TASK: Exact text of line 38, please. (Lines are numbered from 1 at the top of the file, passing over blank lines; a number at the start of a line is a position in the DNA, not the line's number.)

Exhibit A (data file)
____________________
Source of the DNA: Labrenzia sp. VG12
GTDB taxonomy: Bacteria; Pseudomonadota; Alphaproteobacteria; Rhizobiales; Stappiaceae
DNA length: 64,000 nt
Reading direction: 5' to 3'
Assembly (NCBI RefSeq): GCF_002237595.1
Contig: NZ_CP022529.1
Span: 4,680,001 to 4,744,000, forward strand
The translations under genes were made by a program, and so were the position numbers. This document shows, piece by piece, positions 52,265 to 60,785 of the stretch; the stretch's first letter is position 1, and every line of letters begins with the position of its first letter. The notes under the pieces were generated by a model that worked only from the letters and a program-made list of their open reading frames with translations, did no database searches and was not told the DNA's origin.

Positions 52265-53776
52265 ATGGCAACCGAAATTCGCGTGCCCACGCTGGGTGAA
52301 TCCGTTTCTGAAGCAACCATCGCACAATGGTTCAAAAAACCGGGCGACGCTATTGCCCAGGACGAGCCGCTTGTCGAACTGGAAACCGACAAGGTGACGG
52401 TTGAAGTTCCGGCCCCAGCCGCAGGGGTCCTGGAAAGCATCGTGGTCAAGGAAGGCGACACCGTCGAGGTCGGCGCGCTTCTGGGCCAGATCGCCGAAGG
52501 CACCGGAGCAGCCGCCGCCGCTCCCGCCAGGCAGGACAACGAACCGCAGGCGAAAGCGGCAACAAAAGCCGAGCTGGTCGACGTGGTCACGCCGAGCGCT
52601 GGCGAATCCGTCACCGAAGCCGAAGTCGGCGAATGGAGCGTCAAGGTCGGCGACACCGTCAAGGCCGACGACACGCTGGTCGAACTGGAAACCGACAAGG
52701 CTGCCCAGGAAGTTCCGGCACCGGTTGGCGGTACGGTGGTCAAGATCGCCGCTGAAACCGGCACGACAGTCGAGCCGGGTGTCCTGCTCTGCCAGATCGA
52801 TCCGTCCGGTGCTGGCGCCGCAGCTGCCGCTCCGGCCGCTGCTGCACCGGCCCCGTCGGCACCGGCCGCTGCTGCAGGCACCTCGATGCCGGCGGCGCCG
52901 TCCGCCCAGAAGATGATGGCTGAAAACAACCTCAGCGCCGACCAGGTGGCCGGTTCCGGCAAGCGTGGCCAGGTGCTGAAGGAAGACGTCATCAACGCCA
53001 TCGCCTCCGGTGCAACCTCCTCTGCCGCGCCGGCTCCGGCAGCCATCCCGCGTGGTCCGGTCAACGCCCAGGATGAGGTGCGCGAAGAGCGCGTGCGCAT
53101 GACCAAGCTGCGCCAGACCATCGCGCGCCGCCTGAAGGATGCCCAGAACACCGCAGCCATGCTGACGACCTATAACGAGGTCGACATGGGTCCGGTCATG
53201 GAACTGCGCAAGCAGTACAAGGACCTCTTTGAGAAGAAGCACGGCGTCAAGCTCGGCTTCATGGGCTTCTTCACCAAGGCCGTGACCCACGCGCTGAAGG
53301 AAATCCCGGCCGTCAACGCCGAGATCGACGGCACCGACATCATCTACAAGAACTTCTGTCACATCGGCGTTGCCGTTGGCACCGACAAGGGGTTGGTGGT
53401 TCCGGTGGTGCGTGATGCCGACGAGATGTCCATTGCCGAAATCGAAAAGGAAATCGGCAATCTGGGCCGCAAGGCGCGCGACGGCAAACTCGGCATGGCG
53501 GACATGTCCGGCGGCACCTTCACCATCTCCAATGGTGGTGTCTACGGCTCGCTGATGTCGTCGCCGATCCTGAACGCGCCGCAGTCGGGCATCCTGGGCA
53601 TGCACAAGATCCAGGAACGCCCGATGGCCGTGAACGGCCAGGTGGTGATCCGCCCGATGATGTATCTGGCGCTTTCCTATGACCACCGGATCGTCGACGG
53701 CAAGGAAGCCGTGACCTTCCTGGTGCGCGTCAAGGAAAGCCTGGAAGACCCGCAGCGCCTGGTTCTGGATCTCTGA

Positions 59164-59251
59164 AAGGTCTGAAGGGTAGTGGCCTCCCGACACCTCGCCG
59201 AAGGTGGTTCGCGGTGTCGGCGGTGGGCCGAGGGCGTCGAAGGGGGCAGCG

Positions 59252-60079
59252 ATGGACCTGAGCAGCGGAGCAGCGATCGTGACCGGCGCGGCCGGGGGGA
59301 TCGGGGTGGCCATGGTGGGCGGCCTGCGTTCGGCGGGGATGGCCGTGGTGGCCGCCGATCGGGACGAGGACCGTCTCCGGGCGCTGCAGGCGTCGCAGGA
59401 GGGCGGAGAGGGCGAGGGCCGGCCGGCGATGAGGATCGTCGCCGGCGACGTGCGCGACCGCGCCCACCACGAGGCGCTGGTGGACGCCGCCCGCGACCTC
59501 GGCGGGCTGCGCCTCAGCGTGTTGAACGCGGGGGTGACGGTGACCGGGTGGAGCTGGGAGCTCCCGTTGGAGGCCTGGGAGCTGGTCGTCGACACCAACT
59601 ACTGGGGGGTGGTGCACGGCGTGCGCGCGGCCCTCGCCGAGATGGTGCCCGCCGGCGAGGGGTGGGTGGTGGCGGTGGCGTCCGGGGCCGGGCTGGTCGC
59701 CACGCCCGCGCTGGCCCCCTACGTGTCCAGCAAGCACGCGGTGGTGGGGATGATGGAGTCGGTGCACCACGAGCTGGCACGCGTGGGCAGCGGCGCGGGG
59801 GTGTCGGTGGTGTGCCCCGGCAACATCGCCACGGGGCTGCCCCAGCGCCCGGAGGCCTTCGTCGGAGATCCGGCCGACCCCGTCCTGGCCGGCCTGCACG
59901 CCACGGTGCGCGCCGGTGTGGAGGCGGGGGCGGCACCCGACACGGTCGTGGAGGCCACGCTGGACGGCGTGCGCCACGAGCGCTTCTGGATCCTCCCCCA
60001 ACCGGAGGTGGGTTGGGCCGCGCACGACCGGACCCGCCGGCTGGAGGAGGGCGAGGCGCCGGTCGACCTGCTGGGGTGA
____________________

60001 ACCGGAGGTGGGTTGGGCCGCGCACGACCGGACCCGCCGGCTGGAGGAGGGCGAGGCGCCGGTCGACCTGCTGGGGTGA